And at risk of sounding repetitive, they float because that's what clouds do.
They look pretty on occasion when the sun sets or rises as the rays hug the little white fluffs while they hover in that Big Blue Expanse, and sometimes they shift into a variety of interesting shapes which, to the entertainment of the smaller humans, is quite often perceived a spectacle. Some like to argue what they consist of or imagine them to function like the soft interior stuffing of a throw pillow. But regardless, they float along the sky every day, and all their stories end in the same way in that they drift from one side of the sky into the other for as long as they do until they fade away. And after so many years of looking up towards the little white fluffs does begin to realize how ordinary a cloud is. We see a pretty, drifting thing and a peaceful thing, most effortlessly going along on its little way without concern because the thing about clouds is that they float.
But clouds cannot change their course. They cannot predict or control the direction in which they float. They cannot direct themselves towards other clouds or choose the clouds they might intercept. A cloud is as alone and helpless as any one thing could be as it drifts along that Big Blue Expanse. But that's never a matter as that's simply what clouds do despite their helpless circumstance. They float.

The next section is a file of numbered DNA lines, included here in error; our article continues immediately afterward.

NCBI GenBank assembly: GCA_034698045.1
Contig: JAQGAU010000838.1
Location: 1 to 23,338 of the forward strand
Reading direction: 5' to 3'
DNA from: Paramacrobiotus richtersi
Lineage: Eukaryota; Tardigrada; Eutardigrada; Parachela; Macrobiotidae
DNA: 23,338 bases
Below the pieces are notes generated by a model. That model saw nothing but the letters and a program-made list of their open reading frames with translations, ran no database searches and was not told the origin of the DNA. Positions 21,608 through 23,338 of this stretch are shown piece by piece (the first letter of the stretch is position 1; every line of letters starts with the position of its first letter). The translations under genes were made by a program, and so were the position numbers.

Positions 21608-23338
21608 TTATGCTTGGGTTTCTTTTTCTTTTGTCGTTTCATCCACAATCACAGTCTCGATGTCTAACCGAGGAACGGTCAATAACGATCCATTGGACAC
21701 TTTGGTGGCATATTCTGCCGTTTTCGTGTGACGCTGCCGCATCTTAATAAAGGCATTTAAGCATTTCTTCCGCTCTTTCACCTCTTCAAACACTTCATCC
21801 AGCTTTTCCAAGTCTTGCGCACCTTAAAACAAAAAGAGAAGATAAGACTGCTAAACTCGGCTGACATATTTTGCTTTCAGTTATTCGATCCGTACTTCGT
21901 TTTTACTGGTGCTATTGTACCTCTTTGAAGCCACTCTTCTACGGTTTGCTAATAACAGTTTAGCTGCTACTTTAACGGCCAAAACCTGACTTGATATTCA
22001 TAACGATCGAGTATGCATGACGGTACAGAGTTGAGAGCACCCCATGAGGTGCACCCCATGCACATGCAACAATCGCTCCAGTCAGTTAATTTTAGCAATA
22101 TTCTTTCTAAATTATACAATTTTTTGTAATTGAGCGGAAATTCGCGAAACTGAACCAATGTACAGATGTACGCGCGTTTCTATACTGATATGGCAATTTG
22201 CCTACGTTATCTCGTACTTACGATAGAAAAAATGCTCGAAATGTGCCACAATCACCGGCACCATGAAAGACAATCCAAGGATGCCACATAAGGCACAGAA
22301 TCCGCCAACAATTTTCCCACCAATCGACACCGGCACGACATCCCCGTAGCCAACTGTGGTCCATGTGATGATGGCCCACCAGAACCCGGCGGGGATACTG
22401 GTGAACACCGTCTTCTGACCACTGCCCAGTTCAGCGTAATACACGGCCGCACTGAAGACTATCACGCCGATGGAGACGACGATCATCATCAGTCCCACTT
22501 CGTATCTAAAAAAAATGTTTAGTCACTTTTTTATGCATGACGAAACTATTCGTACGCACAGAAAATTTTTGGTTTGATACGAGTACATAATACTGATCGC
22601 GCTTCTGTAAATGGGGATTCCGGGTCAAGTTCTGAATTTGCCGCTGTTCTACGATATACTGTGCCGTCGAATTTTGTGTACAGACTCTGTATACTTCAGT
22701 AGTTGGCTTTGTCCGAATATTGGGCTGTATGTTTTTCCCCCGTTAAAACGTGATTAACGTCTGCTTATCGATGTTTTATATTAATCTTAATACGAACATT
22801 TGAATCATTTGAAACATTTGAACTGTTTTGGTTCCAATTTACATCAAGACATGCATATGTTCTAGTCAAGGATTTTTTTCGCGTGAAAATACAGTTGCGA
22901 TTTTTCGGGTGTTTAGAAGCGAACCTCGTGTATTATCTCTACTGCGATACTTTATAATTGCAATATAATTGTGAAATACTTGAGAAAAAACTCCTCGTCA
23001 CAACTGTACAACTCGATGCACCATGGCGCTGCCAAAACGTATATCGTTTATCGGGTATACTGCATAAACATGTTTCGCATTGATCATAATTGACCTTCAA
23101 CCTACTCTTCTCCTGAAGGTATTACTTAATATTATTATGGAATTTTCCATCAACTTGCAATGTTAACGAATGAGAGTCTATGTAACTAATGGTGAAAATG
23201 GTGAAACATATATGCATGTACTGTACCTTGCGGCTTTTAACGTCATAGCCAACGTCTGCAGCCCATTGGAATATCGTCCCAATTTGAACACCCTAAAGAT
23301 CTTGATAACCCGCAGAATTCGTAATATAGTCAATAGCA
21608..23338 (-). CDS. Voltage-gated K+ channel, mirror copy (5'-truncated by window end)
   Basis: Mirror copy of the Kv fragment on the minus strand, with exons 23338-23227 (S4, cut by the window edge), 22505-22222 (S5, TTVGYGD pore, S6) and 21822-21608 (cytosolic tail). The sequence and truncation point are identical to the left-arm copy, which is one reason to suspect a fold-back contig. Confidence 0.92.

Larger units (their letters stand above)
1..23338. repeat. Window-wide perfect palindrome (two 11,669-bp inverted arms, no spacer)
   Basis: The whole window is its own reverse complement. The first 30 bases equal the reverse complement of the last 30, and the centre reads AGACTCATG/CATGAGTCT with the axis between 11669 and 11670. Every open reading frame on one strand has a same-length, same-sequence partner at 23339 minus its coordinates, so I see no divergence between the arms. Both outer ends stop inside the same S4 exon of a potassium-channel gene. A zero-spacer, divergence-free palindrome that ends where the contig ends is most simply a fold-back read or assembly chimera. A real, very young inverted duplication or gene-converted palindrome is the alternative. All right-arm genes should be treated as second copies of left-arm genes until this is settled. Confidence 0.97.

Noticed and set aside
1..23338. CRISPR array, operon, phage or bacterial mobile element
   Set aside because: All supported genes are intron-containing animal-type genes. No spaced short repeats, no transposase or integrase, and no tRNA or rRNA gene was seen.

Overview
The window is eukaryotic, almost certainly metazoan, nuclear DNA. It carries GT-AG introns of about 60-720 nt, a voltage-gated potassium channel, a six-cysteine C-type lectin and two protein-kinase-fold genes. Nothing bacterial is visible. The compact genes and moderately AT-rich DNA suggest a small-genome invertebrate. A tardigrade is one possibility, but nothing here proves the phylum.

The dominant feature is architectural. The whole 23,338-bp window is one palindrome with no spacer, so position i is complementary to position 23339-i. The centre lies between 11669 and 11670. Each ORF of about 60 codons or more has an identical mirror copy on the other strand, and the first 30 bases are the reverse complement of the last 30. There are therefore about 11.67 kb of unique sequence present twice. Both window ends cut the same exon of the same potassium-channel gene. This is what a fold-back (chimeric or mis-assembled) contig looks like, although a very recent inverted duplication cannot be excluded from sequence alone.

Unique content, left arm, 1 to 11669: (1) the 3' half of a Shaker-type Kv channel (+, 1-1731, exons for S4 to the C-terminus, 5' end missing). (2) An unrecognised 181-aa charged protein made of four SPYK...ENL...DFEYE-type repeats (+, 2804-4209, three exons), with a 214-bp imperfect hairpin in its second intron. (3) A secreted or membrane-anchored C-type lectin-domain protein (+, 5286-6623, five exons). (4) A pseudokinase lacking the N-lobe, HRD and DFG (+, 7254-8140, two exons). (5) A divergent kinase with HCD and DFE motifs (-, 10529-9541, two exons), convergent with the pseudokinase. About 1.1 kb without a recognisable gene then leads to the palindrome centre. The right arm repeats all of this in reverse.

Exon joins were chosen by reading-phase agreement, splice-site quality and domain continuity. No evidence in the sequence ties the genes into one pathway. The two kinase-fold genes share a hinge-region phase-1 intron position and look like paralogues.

But I learned one day that clouds, being composed of a bunch of tiny water particles are actually falling, just very slowly. They float so ordinarily, or so it appears when we look to them for some amusement. But those drifting, shifting things, as they make their way from point A to wherever, in their most basic state, are falling from the sky and towards the Earth because as science often goes, everything falls.
As is the truth in life that everything falls, and though a bleak disposition it is, it is one not cause for alarm as we can see that if a thing like a cloud, a most lonesome and ordinary thing in such a perpetual state of falling, can persist in catching onto the wind then most certainly could a thing like you and me in our own perpetual states of falling persist in carrying on, in observing the clouds. Because the thing about clouds is that they float even when they cannot perceive their destination. They cannot willingly change their shape. They cannot predict the day in which they will fade away or make sure a person will be lying along the grass upon their backs to gaze up at them as they do. And on some days there will be no clouds at all, but there will be more, there will always be more, and when there is, they will float as they so often do.
And to that I remain in happiness.